Recently I read a piece by the former Deputy Editor of The Independent, Ian Birrell, written on the day after gay marriage was legalised in the UK. Birrell, whose daughter is profoundly disabled, remarked that whilst gay rights have marched forwards at an extraordinary and wonderful rate the treatment of people with disabilities has gotten worse.
Whilst I can’t agree that we’re in a worse place than we were a century and a half ago when the disabled poor were sent to work houses (or the 1960s when children with autism were electrocuted for research), I do see his point. ‘Accessibility’ wasn’t exactly a consideration in the Victorian era- no wheelchair ramps or braille menus- but at least there was the general feeling that those in need were to be taken care of.
From the early 20th century attitude that a disabled person was seen to have suffered a misfortune and deserved charity to the birth of the national health and disabled people taking charge of their own narrative to… a generalized bad feeling nowadays about ‘scroungers’ and dependents
I even find myself, despite being a blogger who talks openly about her disabilities and having them coded into my very DNA, panicking before opening any DWP letter that they’re going to claim I’m not disabled after all- just useless. I recently had my PIP reassessed (which seems like a waste of time and money since I was awarded an indefinite DLA but that’s a rant for another time…) and was absolutely terrified that the response would be I’m just a waste of space and could get better if I ‘really wanted to’. Why do I have these thoughts? Because that’s something I’ve been told in the past; if I really wanted to get better I’d be able compensate for missing a gene.
Missing a gene, people! A gene!
Putting aside that bone stupid lack of scientific understanding… it’s the government’s control of the narrative to justify their harsh spending cuts that have created this atmosphere. Birrell notes in his article that deep spending cuts are locking disabled people out of society, effectively turning us into second-class citizens and leaving this minority as one that cannot progress to acceptance at the rate of others.
As a disabled human and general good person I’m not a fan of the government’s spending cuts, but the lesbian part of me will loudly applaud them for making gay marriage legal. As Birrell points out, we can praise politicians of all hues “for displaying courage in confronting the misanthropes who sought to stop lesbian and gay people from enjoying rights that the rest take for granted.” Four years ago my marriage wasn’t legal, ten years ago my gayness could mean I was legally refused service in a shop, fourteen years ago it couldn’t be talked about in schools, twenty five years ago my attraction was a ‘mental illness’ according to the World Health Organisation, thirty seven years ago homosexuality was still illegal in Scotland and Northern Ireland and fifty years ago people like me were jailed across the UK.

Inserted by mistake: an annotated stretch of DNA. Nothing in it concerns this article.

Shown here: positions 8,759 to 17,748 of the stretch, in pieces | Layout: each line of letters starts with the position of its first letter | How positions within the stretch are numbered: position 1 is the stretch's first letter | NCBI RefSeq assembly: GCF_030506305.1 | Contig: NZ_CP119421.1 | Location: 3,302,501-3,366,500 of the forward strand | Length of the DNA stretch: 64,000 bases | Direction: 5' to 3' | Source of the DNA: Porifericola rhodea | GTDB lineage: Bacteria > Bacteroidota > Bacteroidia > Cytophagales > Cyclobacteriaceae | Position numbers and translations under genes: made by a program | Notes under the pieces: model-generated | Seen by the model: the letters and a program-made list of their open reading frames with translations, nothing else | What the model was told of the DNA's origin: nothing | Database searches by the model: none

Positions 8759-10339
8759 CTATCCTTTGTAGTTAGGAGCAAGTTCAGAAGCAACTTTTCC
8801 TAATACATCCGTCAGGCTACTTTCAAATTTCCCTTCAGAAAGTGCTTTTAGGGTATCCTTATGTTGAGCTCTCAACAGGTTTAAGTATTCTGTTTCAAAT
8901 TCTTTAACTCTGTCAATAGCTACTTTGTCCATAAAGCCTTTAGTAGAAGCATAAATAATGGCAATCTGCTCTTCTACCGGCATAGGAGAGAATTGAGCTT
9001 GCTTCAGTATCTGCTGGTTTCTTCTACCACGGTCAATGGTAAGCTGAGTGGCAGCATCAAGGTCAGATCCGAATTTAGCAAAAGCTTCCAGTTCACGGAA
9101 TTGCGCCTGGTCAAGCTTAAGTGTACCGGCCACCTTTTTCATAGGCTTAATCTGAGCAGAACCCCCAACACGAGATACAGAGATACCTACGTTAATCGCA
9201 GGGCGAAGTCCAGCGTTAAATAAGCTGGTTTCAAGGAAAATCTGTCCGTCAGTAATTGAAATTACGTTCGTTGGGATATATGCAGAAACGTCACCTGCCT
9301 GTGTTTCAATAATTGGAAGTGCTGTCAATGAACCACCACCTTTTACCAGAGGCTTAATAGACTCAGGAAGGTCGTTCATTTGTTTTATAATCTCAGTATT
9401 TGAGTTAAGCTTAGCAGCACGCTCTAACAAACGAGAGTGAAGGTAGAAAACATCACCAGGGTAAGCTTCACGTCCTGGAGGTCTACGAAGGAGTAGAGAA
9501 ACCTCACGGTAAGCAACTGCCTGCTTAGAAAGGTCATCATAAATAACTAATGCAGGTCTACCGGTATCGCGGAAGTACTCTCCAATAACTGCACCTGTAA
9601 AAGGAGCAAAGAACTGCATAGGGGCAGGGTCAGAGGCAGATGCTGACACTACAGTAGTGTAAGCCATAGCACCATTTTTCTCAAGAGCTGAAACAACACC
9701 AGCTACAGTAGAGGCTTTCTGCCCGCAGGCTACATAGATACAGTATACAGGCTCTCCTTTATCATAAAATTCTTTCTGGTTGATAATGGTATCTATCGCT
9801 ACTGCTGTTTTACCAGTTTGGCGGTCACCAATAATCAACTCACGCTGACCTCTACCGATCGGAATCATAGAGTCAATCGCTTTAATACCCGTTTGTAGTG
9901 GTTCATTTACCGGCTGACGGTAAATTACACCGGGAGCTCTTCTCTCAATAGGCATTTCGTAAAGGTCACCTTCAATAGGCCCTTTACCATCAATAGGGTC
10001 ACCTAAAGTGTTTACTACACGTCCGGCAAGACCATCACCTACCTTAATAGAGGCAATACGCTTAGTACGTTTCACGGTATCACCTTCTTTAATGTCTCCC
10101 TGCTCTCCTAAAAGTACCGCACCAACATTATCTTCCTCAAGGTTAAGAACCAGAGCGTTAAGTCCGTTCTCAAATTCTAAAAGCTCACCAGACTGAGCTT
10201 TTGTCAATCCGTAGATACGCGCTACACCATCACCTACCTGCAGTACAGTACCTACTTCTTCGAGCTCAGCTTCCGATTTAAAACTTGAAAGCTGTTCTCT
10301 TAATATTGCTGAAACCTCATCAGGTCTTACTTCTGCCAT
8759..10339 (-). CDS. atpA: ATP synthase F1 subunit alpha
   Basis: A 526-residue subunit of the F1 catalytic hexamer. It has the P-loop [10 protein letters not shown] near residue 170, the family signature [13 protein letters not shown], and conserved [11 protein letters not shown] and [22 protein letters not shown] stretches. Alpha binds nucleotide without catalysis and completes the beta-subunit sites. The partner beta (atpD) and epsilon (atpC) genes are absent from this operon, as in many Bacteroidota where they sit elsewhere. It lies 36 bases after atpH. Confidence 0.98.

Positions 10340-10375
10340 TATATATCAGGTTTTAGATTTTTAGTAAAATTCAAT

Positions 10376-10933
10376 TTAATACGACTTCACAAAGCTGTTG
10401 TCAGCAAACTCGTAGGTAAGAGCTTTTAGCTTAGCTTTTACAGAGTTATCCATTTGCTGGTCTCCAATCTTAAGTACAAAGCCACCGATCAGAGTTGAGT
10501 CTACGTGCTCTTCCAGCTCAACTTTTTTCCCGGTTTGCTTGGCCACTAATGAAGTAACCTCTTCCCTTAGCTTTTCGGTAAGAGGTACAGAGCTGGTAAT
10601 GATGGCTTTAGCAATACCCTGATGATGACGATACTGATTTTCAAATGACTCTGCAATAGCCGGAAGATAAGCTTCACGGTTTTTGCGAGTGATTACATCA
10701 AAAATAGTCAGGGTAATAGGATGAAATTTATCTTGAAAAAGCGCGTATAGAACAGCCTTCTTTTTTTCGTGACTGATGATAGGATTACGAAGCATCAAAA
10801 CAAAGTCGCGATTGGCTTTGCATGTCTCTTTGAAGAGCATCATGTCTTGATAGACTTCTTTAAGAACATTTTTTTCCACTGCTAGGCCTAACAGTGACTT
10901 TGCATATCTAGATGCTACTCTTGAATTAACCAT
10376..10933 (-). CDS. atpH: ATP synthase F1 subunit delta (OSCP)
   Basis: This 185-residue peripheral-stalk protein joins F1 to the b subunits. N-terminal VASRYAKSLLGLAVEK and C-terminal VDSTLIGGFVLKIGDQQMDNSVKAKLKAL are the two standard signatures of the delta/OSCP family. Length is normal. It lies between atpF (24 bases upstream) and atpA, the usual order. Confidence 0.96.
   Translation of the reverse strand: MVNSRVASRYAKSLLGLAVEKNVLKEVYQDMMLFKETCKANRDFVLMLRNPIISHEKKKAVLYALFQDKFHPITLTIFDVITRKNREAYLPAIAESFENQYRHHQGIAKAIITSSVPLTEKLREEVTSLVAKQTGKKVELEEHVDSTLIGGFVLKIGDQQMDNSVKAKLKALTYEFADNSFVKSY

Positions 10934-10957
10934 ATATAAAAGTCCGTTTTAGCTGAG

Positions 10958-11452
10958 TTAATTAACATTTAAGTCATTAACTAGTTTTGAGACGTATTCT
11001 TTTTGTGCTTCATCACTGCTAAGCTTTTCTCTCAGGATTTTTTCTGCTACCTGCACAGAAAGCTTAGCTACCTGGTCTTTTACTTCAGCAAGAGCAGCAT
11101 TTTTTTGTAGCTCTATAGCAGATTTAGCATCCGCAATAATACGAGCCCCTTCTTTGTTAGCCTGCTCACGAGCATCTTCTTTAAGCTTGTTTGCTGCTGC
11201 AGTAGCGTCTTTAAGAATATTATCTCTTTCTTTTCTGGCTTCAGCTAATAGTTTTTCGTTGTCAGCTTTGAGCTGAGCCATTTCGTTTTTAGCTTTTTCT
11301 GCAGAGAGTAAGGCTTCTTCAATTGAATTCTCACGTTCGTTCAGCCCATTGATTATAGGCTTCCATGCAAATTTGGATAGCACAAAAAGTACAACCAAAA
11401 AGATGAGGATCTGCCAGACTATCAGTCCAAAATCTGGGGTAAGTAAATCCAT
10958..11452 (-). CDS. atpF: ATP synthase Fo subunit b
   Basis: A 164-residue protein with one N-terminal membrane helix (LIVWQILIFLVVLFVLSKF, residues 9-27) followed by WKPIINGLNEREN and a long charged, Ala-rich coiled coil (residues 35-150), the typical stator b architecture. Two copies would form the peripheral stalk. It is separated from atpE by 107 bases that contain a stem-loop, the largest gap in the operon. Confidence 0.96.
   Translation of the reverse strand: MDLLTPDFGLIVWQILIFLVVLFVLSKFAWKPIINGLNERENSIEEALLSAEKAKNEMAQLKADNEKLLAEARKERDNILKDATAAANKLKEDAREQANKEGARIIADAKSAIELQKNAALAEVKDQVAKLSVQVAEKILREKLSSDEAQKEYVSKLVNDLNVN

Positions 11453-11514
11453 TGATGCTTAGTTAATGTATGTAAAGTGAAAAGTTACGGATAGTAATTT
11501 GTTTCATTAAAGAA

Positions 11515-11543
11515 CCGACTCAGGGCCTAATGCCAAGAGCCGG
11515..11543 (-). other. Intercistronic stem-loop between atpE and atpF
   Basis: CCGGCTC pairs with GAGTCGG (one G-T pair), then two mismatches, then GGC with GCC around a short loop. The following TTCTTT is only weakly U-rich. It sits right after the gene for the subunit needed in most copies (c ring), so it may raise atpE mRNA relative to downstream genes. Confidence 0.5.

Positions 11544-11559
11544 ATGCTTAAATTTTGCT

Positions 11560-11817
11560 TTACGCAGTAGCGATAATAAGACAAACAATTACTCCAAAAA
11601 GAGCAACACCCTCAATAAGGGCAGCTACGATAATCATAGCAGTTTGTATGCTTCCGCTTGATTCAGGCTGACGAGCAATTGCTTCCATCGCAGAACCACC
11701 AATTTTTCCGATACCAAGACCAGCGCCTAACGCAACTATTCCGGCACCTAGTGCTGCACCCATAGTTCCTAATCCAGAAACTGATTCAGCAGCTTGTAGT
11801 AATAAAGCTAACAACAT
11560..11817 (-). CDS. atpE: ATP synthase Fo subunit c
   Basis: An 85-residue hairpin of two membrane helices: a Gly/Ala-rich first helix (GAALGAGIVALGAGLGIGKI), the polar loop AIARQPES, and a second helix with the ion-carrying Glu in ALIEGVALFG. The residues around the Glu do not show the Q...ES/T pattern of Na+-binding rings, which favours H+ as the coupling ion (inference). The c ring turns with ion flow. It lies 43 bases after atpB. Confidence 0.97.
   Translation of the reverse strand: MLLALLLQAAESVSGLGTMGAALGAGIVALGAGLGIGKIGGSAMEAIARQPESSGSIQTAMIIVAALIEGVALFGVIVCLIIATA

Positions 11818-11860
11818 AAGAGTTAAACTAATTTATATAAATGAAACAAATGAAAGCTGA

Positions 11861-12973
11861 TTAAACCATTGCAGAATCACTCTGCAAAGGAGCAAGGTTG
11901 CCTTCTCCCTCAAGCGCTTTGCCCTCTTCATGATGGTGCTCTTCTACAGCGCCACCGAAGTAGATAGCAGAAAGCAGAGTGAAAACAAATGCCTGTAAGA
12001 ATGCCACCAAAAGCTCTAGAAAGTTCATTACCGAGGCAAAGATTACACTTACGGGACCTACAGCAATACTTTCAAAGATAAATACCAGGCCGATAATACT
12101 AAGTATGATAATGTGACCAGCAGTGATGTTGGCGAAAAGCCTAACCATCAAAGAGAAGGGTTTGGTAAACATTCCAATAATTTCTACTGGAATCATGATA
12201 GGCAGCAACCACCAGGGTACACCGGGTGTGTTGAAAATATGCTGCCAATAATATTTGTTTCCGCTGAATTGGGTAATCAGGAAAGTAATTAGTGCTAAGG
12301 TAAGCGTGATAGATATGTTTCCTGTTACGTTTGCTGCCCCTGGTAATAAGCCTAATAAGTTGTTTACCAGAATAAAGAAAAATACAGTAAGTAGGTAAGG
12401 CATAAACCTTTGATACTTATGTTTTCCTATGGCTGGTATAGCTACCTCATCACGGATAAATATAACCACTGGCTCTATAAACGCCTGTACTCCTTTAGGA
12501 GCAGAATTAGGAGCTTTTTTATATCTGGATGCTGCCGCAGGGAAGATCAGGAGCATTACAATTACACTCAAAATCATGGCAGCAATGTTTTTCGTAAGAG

Basically, don’t read the timeline of LGBT history in the UK on Wikipedia. It will depress you.
Yet, whilst the country is busy rejoicing at the speed with which people who were once held against their will and mocked are now everyday normality in society… are they missing the growing bias against another group? Birrell writes that amid the “self-congratulatory talk of tolerance, one minority remains stuck in the shadows of society” and from my own experience I would certainly agree.
A survey from the disability charity Scope reports that whilst in 1994 “just over a third of disabled people said they experienced verbal abuse” with a similar number refused service in a public place today half of disabled people report the same. We’re proven to be the most loyal employees yet struggle to find work- and keep it! Two thirds of people who develop a disability loose their job within two years. Sadly I can’t, off the top of my head, think of a disabled person I know who doesn’t have a tale of routine harassment or ableism. Most people I explain this to seem surprised since if you don’t personally know someone who has a disability or have no experience of the benefits system it must seem very easy to you rather than the complex and draining process it is.
Other than occasionally being made to feel uncomfortable I’ve never faced harassment for my sexuality- and I know in that I’m privileged- but I do have to listen to people in positions of power (and even some of my friends) come out with anti-disability slurs and opinions that are genuinely shocking to me. The entire concept of a ‘fake disability’ baffles me… how?! How on earth would faking such a thing be possible?! Also: why? Believe me, the benefits are not that great.
I understand how people come to this conclusion however as annoyingly one of the things that separates our minority from others is that we are more isolated since it can be hard to socialise and thus get our voices heard on a personal level. Equally, it isn’t exactly easy to have them heard on a nation-wide level when around two thirds of polling stations have significant barriers to accessibility and the Access to Elected Office Fund (AEO), set up to help disabled candidates meet their extra costs of running for office, has been…. quietly ‘put on hold’.
Digital technology helps to bridge gaps- I love it when viewers on my YouTube channel say they’ve learnt something new about disabled people!- but it can only do so much to change the, as Birrell says, “befuddled British embarrassment at best, coldness at worst, towards people with disabilities.”
It’s the last line of the article that hits hardest with me and perhaps resonates because it’s something I like to say often (not in a mean way… but… yes mainly to people who are struggling to understand what I’m upset about): “only one in six people with disabilities was born with them; one day this minority might include you, whatever your colour, gender or sexuality.”